Margaret St. John - Table of Contents
Margaret St. John and the Burning of Buffalo
"When Buffalo was Young: Some Incidents of Local History Retold for Young People,"
by Myrtilla Constantine Fosdick.
Otto Ulbrich Co., Buffalo NY, 1925, pp. 26-27, 29-38.
General McClure, who was left in charge of the American garrison at Fort George, began to be disturbed in December by rumors that a large British force was advancing upon him. For various reasons his own forces were greatly reduced and in a panic he blew up the fort and retreated to Fort Niagara.
Before leaving the fort, however, he committed the grave mistake of lighting the fires of hatred by burning the village of Newark [present day Niagara-on-the-Lake in Canada]. This act which left four hundred people homeless in midwinter with only a few hours preparation was denounced as "an exhibition of wantonness only fit for savages" and people were loud in their disapproval of such action.
The assurance of some of the more godly people that if we "sowed the wind we would reap the whirlwind" was soon justified. The enemy retaliated by crossing with a force of five hundred British and Indians, capturing Fort Niagara and burning Lewiston and Youngstown.
Fort Schlosser [present day Niagara Falls, NY] with but a pitiful small force held out bravely for two days but was at last forced to surrender. Before returning to Canada the enemy burned every house as far as Tonewanta [present day Tonawanda] Creek.
On December twenty-ninth, 1813, the British landed at Scajaquada Creek a little after midnight with a force of a thousand men who entrenched themselves so firmly at Black Rock that they were able to repulse every attack of our men to dislodge them. On learning of their approach, General Hall dispatched General Adams with his militia down the river, thinking it wiser to keep the more experienced men in reserve for the expected attack on Buffalo.
This was a great mistake, for had he sent his entire force against them, he might have overcome the British and averted the disaster which followed. These militiamen, outnumbered, untrained and undisciplined, encountered the enemy at Black Rock. Finding themselves the target of a fierce attack in front and also being fired upon by cannon from the other side of the river, they became panic-stricken and rapidly retired toward Buffalo. Another attempt was made to halt the oncoming British near Fort Tompkins, but this effort failed likewise and a retreat was ordered.
This movement, none too dignified even at first, ended in a deplorable rout. At Buffalo the alarm had been given to the anxious watchers, although it was not necessary for they could plainly hear the firing at Black Rock. When the fleeing soldiers reached Buffalo, they were joined by their families laden with an odd collection of personal treasures. In their excitement they had hastily snatched up many useless things, one alarmed housewife even turning her partially-raised bread dough into a pillowcase and carrying it tenderly in the hope that she might find a place to bake it. The wildest confusion reigned. Frightened crowds, hastening on foot and in various conveyances and shrieking "The Indians are coming," blocked every road leading from the city.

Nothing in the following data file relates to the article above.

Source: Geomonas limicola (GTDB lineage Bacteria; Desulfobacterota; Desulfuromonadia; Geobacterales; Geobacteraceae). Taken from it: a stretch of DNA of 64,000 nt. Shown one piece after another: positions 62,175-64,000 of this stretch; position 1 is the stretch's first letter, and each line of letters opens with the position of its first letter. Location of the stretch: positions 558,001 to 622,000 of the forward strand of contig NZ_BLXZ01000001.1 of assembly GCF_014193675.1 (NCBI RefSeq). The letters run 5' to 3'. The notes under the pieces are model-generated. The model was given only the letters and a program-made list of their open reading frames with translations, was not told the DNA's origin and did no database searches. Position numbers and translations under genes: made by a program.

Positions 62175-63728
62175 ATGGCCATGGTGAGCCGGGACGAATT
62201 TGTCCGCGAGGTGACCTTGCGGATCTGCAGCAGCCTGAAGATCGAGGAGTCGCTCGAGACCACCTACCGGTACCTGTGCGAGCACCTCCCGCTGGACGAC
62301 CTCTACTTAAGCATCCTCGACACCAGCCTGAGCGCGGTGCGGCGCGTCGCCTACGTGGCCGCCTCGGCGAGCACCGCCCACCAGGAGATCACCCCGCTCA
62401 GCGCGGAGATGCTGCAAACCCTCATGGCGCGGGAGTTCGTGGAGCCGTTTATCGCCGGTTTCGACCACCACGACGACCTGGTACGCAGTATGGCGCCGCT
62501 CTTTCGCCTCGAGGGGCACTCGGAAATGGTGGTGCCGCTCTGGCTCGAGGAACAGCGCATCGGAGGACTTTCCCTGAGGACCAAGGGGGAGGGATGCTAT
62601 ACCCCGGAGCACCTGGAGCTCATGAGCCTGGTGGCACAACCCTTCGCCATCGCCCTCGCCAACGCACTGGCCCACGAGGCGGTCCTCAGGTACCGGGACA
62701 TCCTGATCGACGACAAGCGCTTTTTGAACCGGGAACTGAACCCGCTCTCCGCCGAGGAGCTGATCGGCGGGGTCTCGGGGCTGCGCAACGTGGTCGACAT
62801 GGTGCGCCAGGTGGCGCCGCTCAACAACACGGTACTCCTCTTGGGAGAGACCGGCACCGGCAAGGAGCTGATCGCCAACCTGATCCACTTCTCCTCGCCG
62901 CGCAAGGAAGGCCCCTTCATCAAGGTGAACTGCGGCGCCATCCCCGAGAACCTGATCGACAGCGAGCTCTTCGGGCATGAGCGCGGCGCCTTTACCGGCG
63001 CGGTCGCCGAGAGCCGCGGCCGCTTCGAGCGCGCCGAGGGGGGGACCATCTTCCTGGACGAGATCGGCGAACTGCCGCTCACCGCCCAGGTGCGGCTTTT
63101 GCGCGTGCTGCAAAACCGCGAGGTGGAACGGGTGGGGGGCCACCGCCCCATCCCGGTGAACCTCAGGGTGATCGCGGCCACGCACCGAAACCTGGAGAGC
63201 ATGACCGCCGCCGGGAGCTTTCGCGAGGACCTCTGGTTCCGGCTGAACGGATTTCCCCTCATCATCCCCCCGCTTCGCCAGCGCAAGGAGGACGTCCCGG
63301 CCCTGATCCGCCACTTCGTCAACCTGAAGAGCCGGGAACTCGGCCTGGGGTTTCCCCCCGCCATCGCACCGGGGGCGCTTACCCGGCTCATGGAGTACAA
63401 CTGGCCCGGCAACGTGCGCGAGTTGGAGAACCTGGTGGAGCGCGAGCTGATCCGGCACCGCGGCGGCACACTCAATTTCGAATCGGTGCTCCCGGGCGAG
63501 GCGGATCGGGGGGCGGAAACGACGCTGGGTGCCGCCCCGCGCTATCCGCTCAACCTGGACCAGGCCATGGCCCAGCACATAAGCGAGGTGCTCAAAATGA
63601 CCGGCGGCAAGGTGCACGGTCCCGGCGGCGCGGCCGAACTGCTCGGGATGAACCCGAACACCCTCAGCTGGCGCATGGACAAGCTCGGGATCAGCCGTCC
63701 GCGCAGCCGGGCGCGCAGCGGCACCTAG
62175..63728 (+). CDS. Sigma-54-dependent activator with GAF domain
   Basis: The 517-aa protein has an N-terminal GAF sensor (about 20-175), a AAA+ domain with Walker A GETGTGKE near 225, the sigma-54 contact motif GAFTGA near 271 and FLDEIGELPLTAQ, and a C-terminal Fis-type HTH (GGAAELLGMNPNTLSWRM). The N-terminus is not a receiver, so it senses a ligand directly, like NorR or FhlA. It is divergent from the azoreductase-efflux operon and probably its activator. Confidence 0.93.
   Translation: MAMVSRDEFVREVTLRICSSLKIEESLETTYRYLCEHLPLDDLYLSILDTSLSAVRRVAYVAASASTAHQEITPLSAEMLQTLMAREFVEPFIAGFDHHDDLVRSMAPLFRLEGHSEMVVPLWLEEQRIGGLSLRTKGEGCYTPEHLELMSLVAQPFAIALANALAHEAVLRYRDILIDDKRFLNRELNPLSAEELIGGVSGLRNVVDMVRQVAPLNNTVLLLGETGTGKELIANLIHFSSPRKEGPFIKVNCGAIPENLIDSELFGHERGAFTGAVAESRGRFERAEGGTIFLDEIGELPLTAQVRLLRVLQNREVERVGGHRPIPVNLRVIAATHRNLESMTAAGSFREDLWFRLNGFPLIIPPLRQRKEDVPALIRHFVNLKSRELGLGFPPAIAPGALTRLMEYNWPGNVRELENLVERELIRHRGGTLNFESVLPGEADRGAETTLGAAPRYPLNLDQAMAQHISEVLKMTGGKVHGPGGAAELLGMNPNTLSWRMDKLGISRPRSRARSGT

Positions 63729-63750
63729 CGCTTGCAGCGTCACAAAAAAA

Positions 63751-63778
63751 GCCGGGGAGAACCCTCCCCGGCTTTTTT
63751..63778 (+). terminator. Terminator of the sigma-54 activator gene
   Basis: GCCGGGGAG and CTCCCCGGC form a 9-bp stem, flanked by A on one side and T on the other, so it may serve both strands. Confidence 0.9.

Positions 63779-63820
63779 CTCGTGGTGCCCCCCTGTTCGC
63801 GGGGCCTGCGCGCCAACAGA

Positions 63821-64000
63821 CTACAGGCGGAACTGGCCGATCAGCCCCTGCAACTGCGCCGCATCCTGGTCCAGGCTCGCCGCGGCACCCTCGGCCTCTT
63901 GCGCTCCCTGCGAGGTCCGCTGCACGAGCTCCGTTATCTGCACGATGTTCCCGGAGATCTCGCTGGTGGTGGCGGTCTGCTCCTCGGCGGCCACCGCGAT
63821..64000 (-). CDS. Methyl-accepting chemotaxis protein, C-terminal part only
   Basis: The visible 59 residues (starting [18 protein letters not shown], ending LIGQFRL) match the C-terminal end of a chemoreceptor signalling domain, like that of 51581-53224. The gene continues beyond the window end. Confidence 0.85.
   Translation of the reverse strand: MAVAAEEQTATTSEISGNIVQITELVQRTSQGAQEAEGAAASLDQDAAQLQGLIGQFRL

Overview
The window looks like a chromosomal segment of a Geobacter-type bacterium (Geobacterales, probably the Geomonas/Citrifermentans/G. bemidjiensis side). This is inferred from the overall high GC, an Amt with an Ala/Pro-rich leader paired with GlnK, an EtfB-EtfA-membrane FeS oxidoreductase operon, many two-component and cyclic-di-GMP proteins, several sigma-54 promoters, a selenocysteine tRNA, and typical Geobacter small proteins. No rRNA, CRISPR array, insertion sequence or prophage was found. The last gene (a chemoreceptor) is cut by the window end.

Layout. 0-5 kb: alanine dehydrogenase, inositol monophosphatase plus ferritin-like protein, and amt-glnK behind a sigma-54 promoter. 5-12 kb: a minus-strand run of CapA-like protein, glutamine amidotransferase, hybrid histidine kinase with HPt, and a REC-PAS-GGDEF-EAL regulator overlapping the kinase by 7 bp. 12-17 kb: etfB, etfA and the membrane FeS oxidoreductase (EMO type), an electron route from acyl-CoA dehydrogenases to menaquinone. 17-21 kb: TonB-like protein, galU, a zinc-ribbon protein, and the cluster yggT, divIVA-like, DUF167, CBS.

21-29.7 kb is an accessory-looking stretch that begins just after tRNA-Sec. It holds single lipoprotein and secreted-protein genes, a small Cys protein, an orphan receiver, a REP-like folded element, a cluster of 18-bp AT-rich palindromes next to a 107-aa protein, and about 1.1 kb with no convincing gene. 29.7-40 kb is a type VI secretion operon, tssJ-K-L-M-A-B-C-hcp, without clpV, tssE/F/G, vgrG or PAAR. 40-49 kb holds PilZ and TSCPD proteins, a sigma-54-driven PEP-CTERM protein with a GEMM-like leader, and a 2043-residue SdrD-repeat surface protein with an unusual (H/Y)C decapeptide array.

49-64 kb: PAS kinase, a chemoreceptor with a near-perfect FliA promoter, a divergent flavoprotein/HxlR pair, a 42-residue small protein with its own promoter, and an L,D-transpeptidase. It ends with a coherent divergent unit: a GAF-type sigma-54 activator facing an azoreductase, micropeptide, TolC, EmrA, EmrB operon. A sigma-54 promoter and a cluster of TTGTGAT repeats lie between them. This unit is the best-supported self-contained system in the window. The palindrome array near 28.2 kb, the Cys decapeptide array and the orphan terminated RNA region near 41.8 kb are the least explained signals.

The Williamsville road was black with running, excited people, constantly dropping and picking up articles of their hastily assembled possessions while others, following too closely and unable to halt quickly enough stumbled upon them from behind. Suddenly those ahead turned upon the fleeing mob, shouting "Indians! Indians!" and the hysterical refugees fled back toward Buffalo, rushing madly down the street and out the Seneca Road. Almost immediately Indians did leap out of the woods (on North Street) and ran down Main Street, yelling, shooting and giving a fearsome exhibition of savage warfare.
In the meantime two or three young men mounted the only gun at hand and aimed it down Niagara Street. When the triumphant British army had reached the outskirts of the town -- just about where the McKinley monument stands in Niagara Square -- they were halted for a moment by a few rounds from the cannon in the hands of our enthusiastic young defenders whose success so encouraged them that in their zeal they overloaded the gun, thereby causing a terrific explosion which dismounted it,